Nayab: Just being South Asian artists and doing anything in the arts is a no-no. But, I’ve had a love for the arts since I was really, really young because I grew up in New York and there was a lot of Pakistani Independence Day shows. And so I went to one and they had the kids participate. And I remember going on stage, and I still remember the vision of us standing on stage and then that curtain opened and then I just saw the audience. I fell in love at that point and I said, “This is what I want to do.” But of course it was hard because you don’t get that support that some kids get. It’s hard for everybody, but I feel like for us, it’s even a little bit harder because it’s not typical.

So I went into pharmacy, and it’s kind of like acting because you don’t know what customer you’re going to get. I’ve always had the joy of helping people how I can and pharmacy really allowed me to do that one-on-one. I was pre-med initially, but then I was like, “I just don’t wanna do all that school.” My dad’s a pharmacist, so I kind of knew what it was all about and I enjoyed it, but something in me was just like, “No, you gotta keep doing this acting.” So even through pharmacy school, I kept up with local theaters: I took classes, I did what I could. And then maybe 10 years ago I had that “what if” moment, like, “What if I’m all of a sudden 60 or 70 years old going, ‘Ah, I never gave this a try!’” So I said, “I’m going to keep going regardless of all the pressures we get from people.”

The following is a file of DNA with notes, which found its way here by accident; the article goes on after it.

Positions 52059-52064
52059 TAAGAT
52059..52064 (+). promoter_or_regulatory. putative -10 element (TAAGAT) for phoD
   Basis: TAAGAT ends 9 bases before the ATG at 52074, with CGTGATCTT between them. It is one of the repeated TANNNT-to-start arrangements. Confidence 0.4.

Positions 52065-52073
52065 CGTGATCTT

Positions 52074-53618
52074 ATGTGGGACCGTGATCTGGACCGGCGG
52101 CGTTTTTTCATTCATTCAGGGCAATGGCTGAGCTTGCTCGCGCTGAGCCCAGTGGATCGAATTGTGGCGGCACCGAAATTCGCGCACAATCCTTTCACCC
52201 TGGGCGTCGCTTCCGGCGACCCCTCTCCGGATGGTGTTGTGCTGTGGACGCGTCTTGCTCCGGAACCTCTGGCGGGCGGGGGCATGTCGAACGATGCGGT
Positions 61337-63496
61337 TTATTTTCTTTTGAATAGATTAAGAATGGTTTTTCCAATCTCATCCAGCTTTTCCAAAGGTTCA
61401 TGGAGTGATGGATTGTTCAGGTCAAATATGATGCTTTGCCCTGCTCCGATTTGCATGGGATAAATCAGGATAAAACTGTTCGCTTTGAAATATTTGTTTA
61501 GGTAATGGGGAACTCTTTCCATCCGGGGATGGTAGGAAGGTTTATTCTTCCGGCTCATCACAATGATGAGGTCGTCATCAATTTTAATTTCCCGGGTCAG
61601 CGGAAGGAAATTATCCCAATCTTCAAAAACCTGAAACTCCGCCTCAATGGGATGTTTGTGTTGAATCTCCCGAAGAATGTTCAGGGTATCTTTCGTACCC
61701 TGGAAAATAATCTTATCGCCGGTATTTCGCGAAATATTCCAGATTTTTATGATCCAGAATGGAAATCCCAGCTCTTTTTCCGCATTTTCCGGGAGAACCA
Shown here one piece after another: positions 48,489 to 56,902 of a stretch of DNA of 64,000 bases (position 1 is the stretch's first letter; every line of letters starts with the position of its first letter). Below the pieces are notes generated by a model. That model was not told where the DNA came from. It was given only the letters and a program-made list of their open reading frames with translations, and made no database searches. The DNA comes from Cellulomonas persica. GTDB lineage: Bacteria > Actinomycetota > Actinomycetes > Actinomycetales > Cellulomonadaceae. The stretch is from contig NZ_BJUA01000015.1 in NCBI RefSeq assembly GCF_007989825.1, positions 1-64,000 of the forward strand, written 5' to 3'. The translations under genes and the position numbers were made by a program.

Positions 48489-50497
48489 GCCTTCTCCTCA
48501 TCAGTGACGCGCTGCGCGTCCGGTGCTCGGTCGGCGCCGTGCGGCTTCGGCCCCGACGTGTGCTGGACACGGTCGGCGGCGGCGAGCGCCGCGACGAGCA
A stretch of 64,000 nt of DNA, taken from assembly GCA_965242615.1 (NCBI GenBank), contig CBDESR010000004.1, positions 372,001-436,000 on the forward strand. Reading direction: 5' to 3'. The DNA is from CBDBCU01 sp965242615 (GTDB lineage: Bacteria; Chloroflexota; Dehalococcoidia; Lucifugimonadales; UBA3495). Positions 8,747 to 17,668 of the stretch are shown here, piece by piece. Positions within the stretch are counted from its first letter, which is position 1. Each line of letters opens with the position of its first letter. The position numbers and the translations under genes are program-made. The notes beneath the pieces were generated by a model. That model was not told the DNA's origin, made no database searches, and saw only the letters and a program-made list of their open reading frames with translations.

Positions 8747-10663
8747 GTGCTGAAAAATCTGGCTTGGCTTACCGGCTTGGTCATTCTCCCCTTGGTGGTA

The more I’ve done it, the more projects that I’ve been involved in, my parents have kind of been like, “Oh, okay, I think she can do this.” And then actually it’s opened up a lot of people in the community—with younger kids, they’ve approached me and been like, “How do I get involved?” When I hear that, I’m like “This is what it’s for.” You’re letting people see themselves. And I don’t know about you, but I never saw that growing up. And I told myself, “Well, why don’t I get up there?” It’s just been a love of mine forever and you know, I’m just happy to be able to do it. But I need something to pay the bills right now too. It’s been a balance and actually with pharmacy, it’s really helped because I’m able to kind of be more flexible.

Shahjehan: What was your first “holy shit” moment when you realized “Wow I’m actually doing this”?